Maker Nation

Archive for June, 2008

How-To: Pop-Up Sprinkler Head Filter Cleaner

High-Pressure Sprinkler Head Filter Cleaner

I usually have to unclog a few sprinkler heads when I do my weekly system check, but I was in for a treat on Saturday when almost every single head was clogged! You see, the city did some work on the secondary water lines upstream from my house and, as a result, flooded my pipes with decades of sediment.

Always one to look for the bright side of any situation, I decided this was a good excuse to make a little sprinkler filter cleaner that’s been kickin’ around in my head for a while now. So if you have sprinkler heads with individual filters (like many RainBird, Orbit and Toro brand heads), read on after the break how to make one of these handy gadgets in about 5 minutes for under $12.

(Read the article)

Five Dollar Laser Show

Frickin' Laser Can

I’ll admin it: I’m a sucker for lasers, especially when they’re synchronized with music! This little project, which reminds me of something I saw in high school physics, is a perfect solution for those times when you only have a few minutes to make your living room look like discotheque — and if you haven’t been in that predicament yet, trust me: you will.

I doubt there’s a better project you can make lasers, a tin can, zip ties, popsicle sticks, clothes pins and some balloons… and if there is, I’d like to see it!

Read “The Five Dollar Laser Show”, or
Watch the original “Amazing Laser Music Can”

DIY film: This is not a trivial undertaking.

Monster Film-Coating Machine

No build info on this one, but the pictures pretty much tell the whole story. It makes me wonder if the renaissance of film isn’t on its way, where you’ll buy boutique films from guys with big, homemade machines like this one in their garages.

Personally, I get goosebumps just knowing that someone built such behemoth because he wasn’t satisfied with the film you can buy nowadays. It’s the embodiment of the maker spirit!

Read “DIY film”

CD Changing Machine

Home built CD changer / duplicator

Every time I head over to Matthias Wandel’s homepage (or his woodworking site) to see what’s new, I end up spending hours looking through all the cool projects! Seriously, what an awesome maker!

I thought I’d share the project that originally drew me to his a site in 2003: a mechanical CD changer/duplicator made mostly from wood and controlled via parallel port under Linux. While I’ve seen a few other CD changer projects, I think it’s safe to say this one is the original (and was probably the inspiration for the rest).

I think that every tinkerer should build something like this just because it’s such an interesting problem domain with so many details to consider, yet not insurmountable. I may just have to start my own CD changing robot this weekend!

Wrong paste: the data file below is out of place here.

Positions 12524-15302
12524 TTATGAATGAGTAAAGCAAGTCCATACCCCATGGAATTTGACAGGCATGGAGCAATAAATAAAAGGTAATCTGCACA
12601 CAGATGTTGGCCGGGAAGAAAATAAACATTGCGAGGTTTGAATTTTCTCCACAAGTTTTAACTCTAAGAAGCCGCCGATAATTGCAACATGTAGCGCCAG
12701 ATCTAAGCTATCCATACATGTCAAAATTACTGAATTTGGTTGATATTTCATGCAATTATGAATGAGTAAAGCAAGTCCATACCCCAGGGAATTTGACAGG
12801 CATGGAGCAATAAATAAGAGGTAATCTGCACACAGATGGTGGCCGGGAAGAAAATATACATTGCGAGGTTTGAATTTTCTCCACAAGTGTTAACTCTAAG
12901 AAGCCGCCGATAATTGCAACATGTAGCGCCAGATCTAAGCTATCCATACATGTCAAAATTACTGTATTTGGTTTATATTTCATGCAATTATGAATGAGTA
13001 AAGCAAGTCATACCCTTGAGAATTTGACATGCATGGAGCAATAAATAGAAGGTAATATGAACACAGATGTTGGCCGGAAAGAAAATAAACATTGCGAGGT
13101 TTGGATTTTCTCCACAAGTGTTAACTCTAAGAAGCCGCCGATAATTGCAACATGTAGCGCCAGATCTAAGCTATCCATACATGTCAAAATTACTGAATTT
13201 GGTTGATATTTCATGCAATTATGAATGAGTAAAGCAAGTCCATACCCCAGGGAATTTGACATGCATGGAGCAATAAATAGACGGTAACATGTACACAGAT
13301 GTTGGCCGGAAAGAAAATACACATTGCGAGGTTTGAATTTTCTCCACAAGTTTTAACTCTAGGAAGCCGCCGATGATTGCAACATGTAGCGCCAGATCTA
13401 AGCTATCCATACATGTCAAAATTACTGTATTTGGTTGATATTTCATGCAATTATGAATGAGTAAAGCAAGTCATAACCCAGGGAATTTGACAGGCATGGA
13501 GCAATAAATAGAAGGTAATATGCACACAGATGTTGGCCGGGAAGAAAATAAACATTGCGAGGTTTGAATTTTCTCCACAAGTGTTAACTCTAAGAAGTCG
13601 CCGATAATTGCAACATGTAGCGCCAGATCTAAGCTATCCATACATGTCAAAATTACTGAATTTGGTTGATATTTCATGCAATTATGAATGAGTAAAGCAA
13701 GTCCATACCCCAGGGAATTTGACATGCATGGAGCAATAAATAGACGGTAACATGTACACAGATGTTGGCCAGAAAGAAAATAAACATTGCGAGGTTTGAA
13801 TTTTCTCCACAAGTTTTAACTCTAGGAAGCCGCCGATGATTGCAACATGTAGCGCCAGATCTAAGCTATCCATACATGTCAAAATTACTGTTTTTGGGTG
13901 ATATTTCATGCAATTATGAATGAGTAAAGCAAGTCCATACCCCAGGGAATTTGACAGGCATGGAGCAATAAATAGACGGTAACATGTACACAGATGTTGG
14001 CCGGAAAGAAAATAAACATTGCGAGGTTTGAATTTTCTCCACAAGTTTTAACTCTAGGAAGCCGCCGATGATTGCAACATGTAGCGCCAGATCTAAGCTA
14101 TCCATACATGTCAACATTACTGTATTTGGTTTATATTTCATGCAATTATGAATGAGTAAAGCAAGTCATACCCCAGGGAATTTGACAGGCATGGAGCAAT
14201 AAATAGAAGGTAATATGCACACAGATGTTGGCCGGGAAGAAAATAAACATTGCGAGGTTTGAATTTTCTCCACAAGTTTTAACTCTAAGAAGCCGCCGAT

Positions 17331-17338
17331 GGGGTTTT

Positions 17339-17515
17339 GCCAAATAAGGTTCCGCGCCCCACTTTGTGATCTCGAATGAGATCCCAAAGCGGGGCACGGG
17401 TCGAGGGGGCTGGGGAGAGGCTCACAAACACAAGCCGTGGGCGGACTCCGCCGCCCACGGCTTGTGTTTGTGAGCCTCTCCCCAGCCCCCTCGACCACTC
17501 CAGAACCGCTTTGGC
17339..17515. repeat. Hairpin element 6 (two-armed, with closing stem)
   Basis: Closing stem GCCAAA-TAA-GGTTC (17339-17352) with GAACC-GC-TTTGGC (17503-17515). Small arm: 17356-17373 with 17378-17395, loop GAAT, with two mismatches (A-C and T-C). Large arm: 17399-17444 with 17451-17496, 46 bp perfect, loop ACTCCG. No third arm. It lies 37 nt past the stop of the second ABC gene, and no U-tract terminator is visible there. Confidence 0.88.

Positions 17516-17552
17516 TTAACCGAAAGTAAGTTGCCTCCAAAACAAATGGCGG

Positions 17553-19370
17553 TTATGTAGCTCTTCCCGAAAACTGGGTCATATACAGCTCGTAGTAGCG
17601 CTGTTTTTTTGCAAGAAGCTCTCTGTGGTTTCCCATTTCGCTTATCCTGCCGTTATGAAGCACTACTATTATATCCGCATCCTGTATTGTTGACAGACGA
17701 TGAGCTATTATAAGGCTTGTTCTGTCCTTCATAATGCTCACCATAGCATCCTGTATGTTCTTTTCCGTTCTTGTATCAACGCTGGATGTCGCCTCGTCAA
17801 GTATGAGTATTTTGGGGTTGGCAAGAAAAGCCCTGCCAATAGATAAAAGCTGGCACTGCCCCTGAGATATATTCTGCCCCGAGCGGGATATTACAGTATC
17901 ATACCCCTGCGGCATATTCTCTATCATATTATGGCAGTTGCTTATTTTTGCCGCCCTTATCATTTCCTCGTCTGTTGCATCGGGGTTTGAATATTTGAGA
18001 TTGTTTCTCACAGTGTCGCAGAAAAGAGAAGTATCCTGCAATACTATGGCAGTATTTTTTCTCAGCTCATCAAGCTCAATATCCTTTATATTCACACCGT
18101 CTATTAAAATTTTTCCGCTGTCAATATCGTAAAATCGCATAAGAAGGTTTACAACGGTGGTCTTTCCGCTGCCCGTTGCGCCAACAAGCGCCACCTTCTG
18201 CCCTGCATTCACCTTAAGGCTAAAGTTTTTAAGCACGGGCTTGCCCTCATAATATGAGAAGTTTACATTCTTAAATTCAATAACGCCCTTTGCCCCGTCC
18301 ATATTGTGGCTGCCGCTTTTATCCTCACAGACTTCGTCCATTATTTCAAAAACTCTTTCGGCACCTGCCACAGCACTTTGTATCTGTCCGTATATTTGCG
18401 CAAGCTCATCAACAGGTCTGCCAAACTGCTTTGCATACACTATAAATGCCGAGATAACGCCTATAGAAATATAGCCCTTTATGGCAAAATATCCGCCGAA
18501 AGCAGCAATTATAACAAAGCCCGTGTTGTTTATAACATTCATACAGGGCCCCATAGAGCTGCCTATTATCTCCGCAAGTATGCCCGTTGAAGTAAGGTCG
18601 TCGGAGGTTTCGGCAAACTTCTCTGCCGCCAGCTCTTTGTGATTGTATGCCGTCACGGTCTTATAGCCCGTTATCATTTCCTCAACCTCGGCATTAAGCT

After you check it out, be sure to poke around his site a whileyou won’t be disappointed!

Read “Home built CD changer / duplicator”

Robot Rock

I’ve always been intrigued by the evil robot stylings of Captured! By Robots even if their music wasn’t really my bag, but this new video of New Zealand robo-band The Trons has finally given me something to look forward to when robots eventually takeover mankind.

How do you do soldering? Let’s answer this question together with Hikaru.

Hikaru's diary on learning to solder

Hikaru’s diary on learning to solder is a truly excellent (and unintentionally hilarious) tutorial on soldering. The lessons are spread across 10 “stories” that cover topics such as the history of soldering, iron selection (including how various types of irons work), soldering theory, as well as through-hole and reflow soldering — all with the comedic precision that only precisely translated Japanese cartoons can convey.

This tutorial is straight from Hakko, maker of some of the best soldering irons you can buy, so you know the information is good (if a little biased). It’s easily worth the 10 or 15 minutes it takes to read through, even if you’re already a pro.

Read “Hikaru’s diary on learning to solder”

Dissection of an Uninterruptible Power Supply

UPS Guts

There’s nothing I enjoy quite like tearing into an old printer or VCR to find some new crap for my parts box. Harvesting stepper motors, gears, belts and other mechanical bits is easy (and fun), but I’ve never really considered going after the electronics.

The folks over at uC Hobby have a cool writeup of all the parts they scrounged from an old UPS unit. I was surprised at how many nice parts they found, including a couple of lead-acid gel cells and a serious transformer that could be really useful in your next alternative energy project. And since they’re from a device that’s meant to handle lots of power, the parts are all pretty beefy.

Read “Scrounging a UPS”

Harder, Better, Faster, Stronger

Maker Nation is a blog for and about people who aren’t content to leave well enough alone. A blog focused on taking control of your stuff and making it your own. This is a place for tinkerers, inventors, hackers and geeks.

We’ll give equal time to the absurd and the practical. We’ll customize everything. We’ll break some stuff. We’ll probably push it to the limit or something, and in so doing we’ll probably go too far. But we’ll have a good time and hopefully learn a little.

So if you thrive on making crazy crap or tearing things apart and “improving” them, then I invite you to join us in making technology personal again.